Right next to the full keel classic sailing yacht the distinct three white stripes at the waterline do unmistakably mark the sleek hull as an X-Yacht. She is a true beauty, 42 to 44 feet at least. I admire X-Yachts (like almost everybody of us I assume) and here I have the present day concept of a hull/keel-configuration which is incorporated in every yacht since the late eighties or so: The shoal keel or L-keel made for cruising. This type of keel-construction mostly features a cast iron-construction bolted to the hull – or to a strengthening grid made of metal or carbon laminated into the hull – with lead concentrated at the lowermost end. These keels do bare – seen from the front – a relatively thick width which is a constructive necessity: Shoal or L-keels have to fulfill two jobs at one time.
“A keel´s primary function is to form the center of gravity by concentrating a lot of mass as deep down below the hull as possible”, Tim Kröger explains: “On the other hand a cruising sailor wants to enter shallow lonely bays and inlets to drop anchor. Besides, a lot of marinas won´t offer depths with more than 3 meters. So a shallow keel is needed – which makes the construction shorter.” But to have a shorter keel and applying the same weight-ballast ratio at the same time means to put more weight into the keel: That increases the overall weight. An L-keel is, like everything about a boat, a compromise. L-keels are perfect for cruising: Entering shallow waters is possible, the keel´s construction is sturdy and massive so hitting an underwater object or running aground won´t do much harm (hopefully) and stuff like seagrass and weed won´t entangle with the keel due to the L-form.
“These boats do have less wetted surface as the full keel boat, so stability and holding a course steadily will be ensured by the keel and a relatively large-area rudder”, Tim Kröger explains. “These boats do behave very vivid, can go higher up to the wind as are fun to sail upwind.” At the same time a shoal keel-boat is also easy to control but demands skills as well: “Modern constructions draw their stability from speed”, Tim says: “When the flat hull won´t have too much influence on stability anymore this has to be substituted by something. This is: Speed. You may take this comparison as example”, says Tim: “A large wing with a lot of surface area of an old double-decker plane creates lift and stability at relatively low speeds. The tiny triangle wings of a modern day jetfighter will create lift and stability only when streamed in fast by the air. So speed creates safety on modern boats.” On the other hand, Tim admits, controlling these boats at low speeds when berthing for example requires skills – such a hull may be blown off course easily.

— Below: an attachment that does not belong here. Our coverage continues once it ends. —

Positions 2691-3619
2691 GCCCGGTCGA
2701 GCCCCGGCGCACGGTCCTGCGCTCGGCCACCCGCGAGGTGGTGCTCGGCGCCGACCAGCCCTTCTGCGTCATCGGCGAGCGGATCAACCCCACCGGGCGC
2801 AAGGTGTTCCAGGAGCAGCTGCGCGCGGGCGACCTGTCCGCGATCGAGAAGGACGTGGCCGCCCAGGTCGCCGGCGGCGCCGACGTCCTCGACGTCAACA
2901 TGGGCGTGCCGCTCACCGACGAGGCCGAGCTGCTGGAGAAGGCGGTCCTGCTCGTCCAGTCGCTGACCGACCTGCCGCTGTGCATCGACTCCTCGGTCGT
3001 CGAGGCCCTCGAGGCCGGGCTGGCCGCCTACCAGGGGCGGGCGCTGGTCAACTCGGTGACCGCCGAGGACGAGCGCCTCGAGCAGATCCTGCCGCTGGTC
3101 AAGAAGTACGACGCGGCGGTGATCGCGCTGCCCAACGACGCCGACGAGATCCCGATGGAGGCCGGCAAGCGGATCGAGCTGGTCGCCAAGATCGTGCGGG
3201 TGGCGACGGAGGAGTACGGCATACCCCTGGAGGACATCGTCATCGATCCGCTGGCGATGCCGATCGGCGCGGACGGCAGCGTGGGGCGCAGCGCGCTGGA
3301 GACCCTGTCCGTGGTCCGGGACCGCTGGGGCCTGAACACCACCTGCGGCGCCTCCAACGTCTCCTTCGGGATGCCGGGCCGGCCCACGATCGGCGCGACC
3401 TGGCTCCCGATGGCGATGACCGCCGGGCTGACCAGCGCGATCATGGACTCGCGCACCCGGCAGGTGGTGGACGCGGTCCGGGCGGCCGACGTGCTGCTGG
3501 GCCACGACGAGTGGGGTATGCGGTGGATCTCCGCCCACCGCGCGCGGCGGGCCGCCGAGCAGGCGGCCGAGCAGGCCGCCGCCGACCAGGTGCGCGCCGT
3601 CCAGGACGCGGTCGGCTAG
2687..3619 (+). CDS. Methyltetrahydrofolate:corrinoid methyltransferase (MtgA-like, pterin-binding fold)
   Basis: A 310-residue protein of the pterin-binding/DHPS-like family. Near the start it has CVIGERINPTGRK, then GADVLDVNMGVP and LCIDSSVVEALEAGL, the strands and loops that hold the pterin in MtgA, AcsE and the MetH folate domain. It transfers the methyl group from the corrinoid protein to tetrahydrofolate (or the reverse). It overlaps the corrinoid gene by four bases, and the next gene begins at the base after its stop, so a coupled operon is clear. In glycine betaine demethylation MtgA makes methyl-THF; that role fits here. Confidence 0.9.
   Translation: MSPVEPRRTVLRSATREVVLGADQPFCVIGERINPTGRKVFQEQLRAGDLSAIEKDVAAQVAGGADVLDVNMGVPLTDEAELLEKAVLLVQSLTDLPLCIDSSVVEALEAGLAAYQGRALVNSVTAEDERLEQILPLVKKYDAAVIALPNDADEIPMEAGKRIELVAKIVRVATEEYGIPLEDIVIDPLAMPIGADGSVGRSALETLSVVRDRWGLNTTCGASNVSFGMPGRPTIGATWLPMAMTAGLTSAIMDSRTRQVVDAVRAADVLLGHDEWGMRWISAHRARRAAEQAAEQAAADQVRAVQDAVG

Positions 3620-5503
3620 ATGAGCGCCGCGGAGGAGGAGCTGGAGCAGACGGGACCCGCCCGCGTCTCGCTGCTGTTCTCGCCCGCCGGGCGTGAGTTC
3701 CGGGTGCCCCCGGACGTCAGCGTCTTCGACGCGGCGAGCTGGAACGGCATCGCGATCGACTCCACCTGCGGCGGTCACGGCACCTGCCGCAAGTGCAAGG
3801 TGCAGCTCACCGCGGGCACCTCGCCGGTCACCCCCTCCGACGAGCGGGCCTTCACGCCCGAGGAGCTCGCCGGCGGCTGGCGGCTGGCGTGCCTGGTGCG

IOR-Yacht: Fin Keel and Full Skeg Rudder
Judging between the old school concept of the full keel boat and the shoal keel modern day cruiser is of no question for me because I do already own a yacht: It´s a 1975 built Fiskars King´s Cruiser 33, a boat constructed by the then common IOR-Rule: Wide and beamy hull with a fin keel and a full skeg rudder. One can see this as the connecting piece in boat construction. The fin keel does incorporate all the advantages of modern day yachts by keeping some of the full keeled-boat´s good-naturedness because the hull does bring a substantial share of displacement below waterline as well. At the same time, wetted surface is reduced substantially making these cruisers – still today – popular among cruiser-sailors and nostalgic regatta-oriented skippers.